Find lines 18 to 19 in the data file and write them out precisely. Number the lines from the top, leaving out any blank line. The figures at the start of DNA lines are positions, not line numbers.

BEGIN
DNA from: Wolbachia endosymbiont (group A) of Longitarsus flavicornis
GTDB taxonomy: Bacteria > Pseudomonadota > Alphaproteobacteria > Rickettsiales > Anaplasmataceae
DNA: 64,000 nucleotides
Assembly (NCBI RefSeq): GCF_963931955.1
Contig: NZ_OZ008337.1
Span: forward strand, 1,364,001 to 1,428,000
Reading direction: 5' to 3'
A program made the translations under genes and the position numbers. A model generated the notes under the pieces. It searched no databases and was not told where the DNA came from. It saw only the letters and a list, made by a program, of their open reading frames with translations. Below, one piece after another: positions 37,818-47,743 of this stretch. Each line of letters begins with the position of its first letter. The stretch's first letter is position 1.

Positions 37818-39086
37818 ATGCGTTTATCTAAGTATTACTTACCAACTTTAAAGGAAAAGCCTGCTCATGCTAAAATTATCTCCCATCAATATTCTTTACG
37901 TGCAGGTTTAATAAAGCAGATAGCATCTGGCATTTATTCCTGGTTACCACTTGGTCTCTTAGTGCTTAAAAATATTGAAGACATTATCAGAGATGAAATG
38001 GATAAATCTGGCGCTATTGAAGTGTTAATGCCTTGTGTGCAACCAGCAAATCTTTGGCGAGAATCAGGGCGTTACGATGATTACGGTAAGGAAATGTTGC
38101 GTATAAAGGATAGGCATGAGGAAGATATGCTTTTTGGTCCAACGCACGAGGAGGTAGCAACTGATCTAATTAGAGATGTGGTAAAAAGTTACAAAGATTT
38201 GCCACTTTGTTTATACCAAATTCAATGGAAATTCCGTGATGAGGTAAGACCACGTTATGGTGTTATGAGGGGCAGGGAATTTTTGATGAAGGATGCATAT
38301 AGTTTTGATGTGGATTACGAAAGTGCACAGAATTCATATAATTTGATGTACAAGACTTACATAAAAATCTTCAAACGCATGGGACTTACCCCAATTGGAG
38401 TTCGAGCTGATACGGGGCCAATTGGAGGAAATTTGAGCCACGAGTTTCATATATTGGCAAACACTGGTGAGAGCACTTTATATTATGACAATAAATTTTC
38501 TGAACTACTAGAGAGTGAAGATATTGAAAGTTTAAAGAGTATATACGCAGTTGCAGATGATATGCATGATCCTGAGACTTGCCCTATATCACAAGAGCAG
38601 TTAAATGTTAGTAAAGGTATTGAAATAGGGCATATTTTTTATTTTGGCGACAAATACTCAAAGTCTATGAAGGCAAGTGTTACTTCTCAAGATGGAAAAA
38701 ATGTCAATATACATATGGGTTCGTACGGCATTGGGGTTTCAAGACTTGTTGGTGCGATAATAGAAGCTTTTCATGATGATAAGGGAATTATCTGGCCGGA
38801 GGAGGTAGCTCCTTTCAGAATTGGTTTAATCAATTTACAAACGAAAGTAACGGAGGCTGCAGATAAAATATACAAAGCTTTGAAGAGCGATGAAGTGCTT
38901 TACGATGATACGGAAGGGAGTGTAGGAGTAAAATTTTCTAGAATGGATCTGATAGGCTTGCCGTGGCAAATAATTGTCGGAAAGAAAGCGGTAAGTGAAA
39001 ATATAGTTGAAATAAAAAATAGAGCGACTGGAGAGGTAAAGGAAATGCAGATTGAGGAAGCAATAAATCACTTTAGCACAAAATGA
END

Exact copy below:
38601 TTAAATGTTAGTAAAGGTATTGAAATAGGGCATATTTTTTATTTTGGCGACAAATACTCAAAGTCTATGAAGGCAAGTGTTACTTCTCAAGATGGAAAAA
38701 ATGTCAATATACATATGGGTTCGTACGGCATTGGGGTTTCAAGACTTGTTGGTGCGATAATAGAAGCTTTTCATGATGATAAGGGAATTATCTGGCCGGA